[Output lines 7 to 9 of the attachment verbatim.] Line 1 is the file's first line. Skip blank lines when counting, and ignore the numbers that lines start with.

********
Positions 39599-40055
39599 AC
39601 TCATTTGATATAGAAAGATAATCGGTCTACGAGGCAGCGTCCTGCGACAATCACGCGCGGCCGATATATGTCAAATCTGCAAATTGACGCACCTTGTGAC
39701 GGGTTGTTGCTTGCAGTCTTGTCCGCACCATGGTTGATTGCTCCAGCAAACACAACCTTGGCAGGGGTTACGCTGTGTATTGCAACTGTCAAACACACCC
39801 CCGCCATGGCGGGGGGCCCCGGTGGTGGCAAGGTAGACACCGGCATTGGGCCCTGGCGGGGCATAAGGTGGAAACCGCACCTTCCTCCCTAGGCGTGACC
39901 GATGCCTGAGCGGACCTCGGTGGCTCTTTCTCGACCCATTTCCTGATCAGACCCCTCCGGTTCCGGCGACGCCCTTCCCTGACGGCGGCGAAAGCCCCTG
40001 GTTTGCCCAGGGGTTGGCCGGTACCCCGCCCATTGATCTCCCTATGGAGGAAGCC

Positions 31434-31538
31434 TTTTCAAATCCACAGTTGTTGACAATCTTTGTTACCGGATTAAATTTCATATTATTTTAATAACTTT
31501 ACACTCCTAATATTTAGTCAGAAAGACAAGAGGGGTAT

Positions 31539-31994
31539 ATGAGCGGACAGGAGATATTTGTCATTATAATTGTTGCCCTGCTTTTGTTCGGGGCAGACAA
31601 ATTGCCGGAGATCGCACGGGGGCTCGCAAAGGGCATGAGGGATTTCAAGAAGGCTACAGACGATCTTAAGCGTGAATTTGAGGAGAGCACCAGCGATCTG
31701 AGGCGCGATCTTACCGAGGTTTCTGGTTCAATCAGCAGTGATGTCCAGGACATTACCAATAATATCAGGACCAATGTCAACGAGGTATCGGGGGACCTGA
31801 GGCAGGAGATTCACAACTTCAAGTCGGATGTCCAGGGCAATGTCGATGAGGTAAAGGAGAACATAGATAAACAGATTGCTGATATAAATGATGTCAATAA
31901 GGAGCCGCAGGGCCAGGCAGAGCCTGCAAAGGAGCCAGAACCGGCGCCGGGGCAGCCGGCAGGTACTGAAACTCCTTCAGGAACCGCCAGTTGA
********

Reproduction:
40001 GTTTGCCCAGGGGTTGGCCGGTACCCCGCCCATTGATCTCCCTATGGAGGAAGCC

Positions 31434-31538
31434 TTTTCAAATCCACAGTTGTTGACAATCTTTGTTACCGGATTAAATTTCATATTATTTTAATAACTTT